• Sticking to a planning document works for a known future, not for a start-up context. Plan’s fail in start-ups.
    • 2 It’s the business model, stupid.
    • Hey Mike, your plan was to build a company, but did your plan include a Business Model?
    • “A business model describes the rationale of how an organization creates, delivers, and captures value”
    • Here are the 9 building blocks of a business model:
    • CUSTOMER SEGMENTS which customers and users are you serving? which jobs do they really want to get done? images by JAM
    • VALUE PROPOSITIONS what are you offering them? what is that getting done for them? do they care? images by JAM
    • CHANNELS how does each customer segment want to be reached? through which interaction points? images by JAM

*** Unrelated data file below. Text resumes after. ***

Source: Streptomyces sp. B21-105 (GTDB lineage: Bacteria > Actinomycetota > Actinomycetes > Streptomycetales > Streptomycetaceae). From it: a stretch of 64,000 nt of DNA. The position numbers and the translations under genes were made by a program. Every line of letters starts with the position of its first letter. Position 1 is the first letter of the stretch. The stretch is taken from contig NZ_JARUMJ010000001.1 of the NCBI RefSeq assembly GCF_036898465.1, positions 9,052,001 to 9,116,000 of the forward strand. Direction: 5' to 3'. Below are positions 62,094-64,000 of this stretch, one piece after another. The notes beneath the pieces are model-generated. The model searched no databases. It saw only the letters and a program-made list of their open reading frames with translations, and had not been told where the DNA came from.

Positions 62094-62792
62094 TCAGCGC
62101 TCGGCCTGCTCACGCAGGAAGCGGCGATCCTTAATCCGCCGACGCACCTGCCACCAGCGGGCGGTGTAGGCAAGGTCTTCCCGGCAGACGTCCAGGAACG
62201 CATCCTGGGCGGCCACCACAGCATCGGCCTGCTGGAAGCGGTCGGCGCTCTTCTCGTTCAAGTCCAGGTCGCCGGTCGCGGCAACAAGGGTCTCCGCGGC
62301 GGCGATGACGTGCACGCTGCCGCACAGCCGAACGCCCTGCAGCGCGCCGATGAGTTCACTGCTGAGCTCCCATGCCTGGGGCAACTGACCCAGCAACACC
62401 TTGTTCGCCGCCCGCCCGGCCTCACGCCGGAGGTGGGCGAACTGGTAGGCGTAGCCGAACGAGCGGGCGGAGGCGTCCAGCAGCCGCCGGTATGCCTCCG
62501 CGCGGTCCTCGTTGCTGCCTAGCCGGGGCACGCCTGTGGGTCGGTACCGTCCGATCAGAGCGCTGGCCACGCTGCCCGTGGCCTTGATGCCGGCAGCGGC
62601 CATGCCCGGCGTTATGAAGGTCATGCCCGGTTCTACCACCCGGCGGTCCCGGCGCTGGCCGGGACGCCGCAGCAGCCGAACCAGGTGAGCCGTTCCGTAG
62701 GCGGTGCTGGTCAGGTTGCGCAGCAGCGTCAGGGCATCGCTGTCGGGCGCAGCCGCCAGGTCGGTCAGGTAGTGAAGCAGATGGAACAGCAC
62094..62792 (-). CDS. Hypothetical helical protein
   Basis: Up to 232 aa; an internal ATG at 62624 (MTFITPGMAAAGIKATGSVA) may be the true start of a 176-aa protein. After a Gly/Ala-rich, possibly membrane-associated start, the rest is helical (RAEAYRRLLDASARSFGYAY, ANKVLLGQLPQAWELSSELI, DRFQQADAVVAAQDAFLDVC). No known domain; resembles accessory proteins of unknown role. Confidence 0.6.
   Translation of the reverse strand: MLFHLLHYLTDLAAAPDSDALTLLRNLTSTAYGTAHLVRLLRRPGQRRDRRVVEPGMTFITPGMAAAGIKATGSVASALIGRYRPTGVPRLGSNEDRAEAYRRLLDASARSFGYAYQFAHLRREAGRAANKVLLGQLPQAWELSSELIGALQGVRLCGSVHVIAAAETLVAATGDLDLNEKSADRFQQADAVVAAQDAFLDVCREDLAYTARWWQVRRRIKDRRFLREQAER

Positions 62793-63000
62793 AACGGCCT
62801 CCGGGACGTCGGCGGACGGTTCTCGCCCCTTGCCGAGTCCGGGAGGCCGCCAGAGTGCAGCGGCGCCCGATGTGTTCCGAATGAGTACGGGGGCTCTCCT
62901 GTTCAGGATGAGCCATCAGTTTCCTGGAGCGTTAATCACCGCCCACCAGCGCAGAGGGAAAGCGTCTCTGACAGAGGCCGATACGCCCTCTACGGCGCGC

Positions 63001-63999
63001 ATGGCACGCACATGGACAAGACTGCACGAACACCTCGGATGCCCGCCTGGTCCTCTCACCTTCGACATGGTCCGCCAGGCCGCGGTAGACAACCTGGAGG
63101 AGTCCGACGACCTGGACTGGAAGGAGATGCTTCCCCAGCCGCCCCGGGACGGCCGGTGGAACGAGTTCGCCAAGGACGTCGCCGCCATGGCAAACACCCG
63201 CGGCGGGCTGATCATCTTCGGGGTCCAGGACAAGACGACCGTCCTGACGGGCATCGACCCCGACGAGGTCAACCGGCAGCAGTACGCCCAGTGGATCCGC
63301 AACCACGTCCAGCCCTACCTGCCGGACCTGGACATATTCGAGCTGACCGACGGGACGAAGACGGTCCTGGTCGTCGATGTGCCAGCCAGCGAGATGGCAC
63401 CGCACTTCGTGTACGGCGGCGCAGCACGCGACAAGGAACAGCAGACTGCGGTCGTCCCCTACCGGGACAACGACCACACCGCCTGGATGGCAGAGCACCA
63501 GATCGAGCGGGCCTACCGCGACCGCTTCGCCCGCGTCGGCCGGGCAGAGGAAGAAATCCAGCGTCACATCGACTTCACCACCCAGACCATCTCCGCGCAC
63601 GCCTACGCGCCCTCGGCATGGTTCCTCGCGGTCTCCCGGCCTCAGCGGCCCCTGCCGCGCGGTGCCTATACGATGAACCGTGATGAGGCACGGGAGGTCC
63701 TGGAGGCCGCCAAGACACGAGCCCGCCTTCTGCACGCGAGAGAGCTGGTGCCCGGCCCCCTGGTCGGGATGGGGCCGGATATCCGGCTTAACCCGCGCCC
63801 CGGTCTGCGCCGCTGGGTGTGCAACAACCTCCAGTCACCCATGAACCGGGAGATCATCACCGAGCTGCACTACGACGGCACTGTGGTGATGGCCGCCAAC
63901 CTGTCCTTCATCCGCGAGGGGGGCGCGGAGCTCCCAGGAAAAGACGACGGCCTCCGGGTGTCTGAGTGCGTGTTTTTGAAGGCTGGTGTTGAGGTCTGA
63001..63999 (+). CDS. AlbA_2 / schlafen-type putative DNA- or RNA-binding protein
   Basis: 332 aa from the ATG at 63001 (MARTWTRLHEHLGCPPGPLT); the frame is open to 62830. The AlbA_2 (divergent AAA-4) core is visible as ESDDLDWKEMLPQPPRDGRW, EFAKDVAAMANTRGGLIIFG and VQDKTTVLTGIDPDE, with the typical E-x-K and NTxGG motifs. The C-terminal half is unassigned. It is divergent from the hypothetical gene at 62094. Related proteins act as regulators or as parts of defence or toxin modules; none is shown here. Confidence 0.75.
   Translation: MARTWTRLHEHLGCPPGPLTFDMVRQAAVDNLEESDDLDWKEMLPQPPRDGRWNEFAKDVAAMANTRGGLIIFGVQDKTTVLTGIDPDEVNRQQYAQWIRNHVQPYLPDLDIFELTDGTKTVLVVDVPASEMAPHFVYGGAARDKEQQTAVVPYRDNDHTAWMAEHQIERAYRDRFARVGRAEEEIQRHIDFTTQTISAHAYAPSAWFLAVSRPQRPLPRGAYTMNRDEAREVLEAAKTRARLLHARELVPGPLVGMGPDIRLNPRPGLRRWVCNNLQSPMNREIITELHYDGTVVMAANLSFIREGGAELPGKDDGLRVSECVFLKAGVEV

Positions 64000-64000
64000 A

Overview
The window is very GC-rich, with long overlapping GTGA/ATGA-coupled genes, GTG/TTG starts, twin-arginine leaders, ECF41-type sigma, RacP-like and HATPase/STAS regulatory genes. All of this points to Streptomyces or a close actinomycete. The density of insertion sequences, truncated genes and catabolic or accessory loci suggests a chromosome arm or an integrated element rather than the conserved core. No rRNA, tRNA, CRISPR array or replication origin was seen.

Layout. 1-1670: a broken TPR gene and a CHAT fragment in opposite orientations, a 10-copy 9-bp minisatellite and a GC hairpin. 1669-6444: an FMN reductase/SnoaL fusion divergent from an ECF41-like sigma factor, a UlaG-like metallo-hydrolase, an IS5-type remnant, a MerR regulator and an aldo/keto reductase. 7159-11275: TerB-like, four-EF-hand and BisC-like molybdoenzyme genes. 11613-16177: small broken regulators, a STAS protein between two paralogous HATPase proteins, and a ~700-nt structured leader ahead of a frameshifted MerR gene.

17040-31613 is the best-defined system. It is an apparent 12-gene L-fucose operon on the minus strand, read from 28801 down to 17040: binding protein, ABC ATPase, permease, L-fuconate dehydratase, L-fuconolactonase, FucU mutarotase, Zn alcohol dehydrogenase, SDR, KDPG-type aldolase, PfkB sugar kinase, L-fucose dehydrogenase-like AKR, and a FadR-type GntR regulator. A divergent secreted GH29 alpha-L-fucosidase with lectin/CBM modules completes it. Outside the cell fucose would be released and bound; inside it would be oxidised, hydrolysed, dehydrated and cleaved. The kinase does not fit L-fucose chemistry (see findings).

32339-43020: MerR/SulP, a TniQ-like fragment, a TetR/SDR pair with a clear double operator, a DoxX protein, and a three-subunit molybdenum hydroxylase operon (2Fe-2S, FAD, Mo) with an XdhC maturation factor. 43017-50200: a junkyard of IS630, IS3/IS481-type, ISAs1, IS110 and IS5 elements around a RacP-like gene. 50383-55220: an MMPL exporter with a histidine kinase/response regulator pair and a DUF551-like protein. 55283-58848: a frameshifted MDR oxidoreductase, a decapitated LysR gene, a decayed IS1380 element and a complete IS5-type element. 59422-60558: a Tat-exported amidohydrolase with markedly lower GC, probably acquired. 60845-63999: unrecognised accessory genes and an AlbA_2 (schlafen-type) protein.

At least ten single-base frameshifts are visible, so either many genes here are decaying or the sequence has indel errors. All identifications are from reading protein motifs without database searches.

• CUSTOMER RELATIONSHIPS what relationships are you establishing with each segment? personal? automated? acquisitive? retentive? images by JAM
    • REVENUE STREAMS what are customers really willing to pay for? how? are you generating transactional or recurring revenues? images by JAM
    • KEY RESOURCES which resources underpin your b.model? which assets are essential? images by JAM
    • KEY ACTIVITIES which activities do you need to perform well in your b.model? what is crucial? images by JAM
    • KEY PARTNERS which partners and suppliers leverage your model? who do you need to rely on? images by JAM
    • COST STRUCTURE what is the resulting cost structure? which key elements drive your costs? images by JAM
    • key value customer activities proposition relationships key customer partners segments cost revenue structure key streams resources channels images by JAM